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Legal Measures

Cyber criminals are an ever present menace in every country connected to the Internet. Organized crime has been on the rise because the Internet has proved a low risk, lucrative business.  This is due to the fact that loopholes in national and regional legislation still remain, making it difficult to effectively track down criminals.  The main problem is the lack of international harmonization regarding cybercrime legislation.  Investigation and prosecution are difficult if the categorization of crimes differs from country to country.  Some efforts to address this challenge have been undertaken, and although very valuable, they are still insufficient. The Internet is an international communication tool and consequently, any solution to secure it must be sought at the global level.

 

ITU Cybercrime Legislation Resources

With its cybercrime legislation resources and material, the ITU is working to assist countries in understanding the legal aspects of cybersecurity in order to move towards harmonizing legal frameworks. Through these cybercrime legislation resources, ITU is addressing the first of the seven strategic goals of the GCA, which calls for the elaboration of strategies for the development of cybercrime legislation that is globally applicable and interoperable with existing national and regional legislative measures. This activity also addresses the ITU-D Study Group Q22/1 approach for organizing national cybersecurity efforts, highlighting that establishing the appropriate legal infrastructures is an integral component of a national cybersecurity strategy.

 

The adoption by all countries of appropriate legislation against the misuse of ICTs for criminal or other purposes, including activities intended to affect the integrity of national critical information infrastructures, is central to achieving global cybersecurity. Since threats can originate anywhere around the globe, the challenges are inherently international in scope and require international cooperation, investigative assistance, and common substantive and procedural provisions. Thus, it is important that countries harmonize their legal frameworks to combat cybercrime and facilitate international cooperation. The ITU cybercrime legislation resources currently consist of two main deliverables, the ITU publication titled Understanding Cybercrime: A Guide for Developing Countries and the ITU Toolkit for Cybercrime Legislation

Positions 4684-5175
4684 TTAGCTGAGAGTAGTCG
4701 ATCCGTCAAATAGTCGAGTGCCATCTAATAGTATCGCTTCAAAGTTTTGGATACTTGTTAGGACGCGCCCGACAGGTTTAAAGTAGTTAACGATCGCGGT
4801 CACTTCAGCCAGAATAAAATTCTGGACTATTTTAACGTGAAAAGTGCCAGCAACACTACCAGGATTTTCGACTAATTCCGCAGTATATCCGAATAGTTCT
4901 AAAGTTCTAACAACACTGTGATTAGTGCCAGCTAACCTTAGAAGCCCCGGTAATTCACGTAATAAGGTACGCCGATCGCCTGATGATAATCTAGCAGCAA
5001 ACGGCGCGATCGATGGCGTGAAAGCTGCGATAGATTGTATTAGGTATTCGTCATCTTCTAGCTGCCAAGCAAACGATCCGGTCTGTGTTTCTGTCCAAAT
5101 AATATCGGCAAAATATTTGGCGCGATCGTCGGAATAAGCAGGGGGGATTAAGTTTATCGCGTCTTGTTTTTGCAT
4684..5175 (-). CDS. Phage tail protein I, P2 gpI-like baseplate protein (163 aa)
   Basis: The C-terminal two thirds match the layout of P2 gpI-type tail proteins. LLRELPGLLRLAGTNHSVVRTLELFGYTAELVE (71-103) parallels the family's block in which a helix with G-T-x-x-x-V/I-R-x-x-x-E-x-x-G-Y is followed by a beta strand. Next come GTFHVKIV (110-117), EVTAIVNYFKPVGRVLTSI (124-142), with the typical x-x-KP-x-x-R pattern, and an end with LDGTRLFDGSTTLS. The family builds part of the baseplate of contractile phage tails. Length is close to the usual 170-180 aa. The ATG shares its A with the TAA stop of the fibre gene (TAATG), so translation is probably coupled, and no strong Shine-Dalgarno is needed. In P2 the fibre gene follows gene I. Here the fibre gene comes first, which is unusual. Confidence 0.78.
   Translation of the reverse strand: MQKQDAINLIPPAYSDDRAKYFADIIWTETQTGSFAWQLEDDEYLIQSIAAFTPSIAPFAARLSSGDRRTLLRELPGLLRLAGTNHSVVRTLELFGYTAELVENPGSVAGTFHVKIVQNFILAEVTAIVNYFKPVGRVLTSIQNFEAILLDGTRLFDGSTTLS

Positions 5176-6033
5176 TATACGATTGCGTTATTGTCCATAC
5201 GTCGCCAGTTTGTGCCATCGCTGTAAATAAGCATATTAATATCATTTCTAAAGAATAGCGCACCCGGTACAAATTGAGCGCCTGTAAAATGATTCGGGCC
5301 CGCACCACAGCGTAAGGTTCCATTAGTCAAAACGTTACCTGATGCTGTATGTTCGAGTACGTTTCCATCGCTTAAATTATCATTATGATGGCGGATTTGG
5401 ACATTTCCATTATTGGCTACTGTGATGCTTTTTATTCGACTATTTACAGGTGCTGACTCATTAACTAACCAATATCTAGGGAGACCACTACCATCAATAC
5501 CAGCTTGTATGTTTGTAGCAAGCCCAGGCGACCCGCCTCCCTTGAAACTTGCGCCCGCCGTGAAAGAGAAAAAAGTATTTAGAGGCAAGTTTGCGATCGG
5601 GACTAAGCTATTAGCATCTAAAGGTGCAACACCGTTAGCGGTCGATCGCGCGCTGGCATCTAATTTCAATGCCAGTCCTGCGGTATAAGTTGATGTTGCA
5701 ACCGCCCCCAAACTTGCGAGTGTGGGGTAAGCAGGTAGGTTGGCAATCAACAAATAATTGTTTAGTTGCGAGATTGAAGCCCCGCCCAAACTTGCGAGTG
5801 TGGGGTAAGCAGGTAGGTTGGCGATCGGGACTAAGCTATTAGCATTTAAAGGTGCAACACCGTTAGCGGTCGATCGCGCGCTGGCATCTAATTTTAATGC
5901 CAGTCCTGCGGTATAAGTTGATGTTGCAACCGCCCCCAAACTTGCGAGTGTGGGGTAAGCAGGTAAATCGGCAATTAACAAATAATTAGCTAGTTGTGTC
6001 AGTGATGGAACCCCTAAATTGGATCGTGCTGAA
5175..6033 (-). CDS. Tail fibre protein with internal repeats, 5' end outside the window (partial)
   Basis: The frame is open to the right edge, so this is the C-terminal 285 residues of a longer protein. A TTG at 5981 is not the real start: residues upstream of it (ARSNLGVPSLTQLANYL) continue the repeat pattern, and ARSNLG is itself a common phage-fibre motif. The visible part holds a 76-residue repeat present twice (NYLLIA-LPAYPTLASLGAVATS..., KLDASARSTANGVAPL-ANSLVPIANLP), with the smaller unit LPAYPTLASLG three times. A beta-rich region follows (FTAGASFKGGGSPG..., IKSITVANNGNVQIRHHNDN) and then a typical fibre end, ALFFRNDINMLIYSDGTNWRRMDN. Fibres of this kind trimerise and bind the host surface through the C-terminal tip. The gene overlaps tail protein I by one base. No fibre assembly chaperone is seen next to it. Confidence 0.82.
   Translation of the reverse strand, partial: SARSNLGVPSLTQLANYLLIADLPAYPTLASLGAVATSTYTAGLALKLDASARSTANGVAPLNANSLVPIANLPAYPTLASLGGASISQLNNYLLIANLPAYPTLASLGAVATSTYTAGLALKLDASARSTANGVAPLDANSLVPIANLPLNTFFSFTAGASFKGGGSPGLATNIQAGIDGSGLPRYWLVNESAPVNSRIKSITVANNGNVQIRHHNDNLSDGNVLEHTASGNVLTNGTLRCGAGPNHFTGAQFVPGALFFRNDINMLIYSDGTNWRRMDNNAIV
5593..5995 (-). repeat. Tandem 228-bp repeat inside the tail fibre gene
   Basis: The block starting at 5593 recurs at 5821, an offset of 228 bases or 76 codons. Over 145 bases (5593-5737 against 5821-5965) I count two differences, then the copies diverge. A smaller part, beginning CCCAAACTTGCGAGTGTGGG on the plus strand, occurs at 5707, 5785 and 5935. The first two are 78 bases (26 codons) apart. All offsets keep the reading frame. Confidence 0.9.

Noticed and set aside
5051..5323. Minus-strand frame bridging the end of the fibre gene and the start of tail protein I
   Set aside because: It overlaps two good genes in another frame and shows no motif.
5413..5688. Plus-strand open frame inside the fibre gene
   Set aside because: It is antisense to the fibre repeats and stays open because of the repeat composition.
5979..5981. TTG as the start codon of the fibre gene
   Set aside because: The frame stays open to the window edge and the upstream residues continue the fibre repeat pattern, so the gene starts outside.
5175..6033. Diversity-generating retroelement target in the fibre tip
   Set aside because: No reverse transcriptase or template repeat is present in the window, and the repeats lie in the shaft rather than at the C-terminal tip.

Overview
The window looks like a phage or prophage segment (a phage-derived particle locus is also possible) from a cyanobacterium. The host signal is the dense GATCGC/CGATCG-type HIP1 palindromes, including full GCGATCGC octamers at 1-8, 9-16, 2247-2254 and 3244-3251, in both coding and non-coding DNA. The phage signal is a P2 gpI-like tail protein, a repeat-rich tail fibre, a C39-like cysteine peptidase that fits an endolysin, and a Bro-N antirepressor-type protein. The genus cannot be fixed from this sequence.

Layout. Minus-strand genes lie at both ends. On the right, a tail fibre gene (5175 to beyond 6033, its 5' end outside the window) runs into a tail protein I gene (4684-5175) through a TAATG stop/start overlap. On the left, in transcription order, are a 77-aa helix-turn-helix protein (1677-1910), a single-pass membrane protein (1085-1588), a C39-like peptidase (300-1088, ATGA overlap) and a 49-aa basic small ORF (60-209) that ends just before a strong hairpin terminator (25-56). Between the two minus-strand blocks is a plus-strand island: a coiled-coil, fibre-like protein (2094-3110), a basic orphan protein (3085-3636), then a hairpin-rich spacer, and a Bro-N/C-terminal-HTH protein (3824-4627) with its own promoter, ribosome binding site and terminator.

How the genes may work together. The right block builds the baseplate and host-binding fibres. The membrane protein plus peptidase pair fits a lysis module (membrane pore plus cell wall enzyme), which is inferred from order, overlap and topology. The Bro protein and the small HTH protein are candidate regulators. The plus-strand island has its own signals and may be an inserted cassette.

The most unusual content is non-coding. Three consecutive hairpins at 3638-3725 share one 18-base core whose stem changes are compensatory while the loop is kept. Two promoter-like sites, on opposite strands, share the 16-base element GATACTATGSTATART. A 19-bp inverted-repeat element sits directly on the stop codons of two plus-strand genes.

ITU Publication on Understanding Cybercrime: A Guide for Developing Countries[1]

 

The ITU publication Understanding Cybercrime: A Guide for Developing Countries aims to help developing countries better understand the national and international implications of growing cyber-threats, assess the requirements of existing national regional and international instruments, and assist countries in establishing a sound legal foundation.

The Guide provides a comprehensive overview of the most relevant topics linked to the legal aspects of cybercrime. In its approach, the Guide focuses on the demands of developing countries. Due to the transnational dimension of cybercrime, the legal instruments are the same for developing and developed countries. However, the references used were selected for the benefit of developing countries. The Guide provides a broad selection of resources for a more in depth study of the different topics. Whenever possible, publicly available sources were used, including many free-of-charge editions of online law journals. 

The Guide contains six main chapters. After an Introduction (Chapter 1), the Guide provides an overview of the phenomena of cybercrime (Chapter 2). This includes descriptions of how crimes are committed and explanations of the most widespread cybercrime offences such as hacking, identity theft and denial-of-service attacks. The Guide also provides an overview of the challenges as they relate to the investigation and prosecution of cybercrime (Chapters 3 and 4). After a summary of some of the activities undertaken by international and regional organizations in the fight against cybercrime (Chapter 5), the Guide continues with an analysis of different legal approaches with regard to substantive criminal law, procedural law, international cooperation and the responsibility of Internet Service Providers (Chapter 6), including examples of international approaches as well as good-practice examples from national solutions.

 



[1] The ITU publication Understanding Cybercrime: A Guide for Developing Countries, 2009, is available at:

http://www.itu.int/ITU-D/cyb/cybersecurity/legislation.html

 


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Updated : 2012-02-07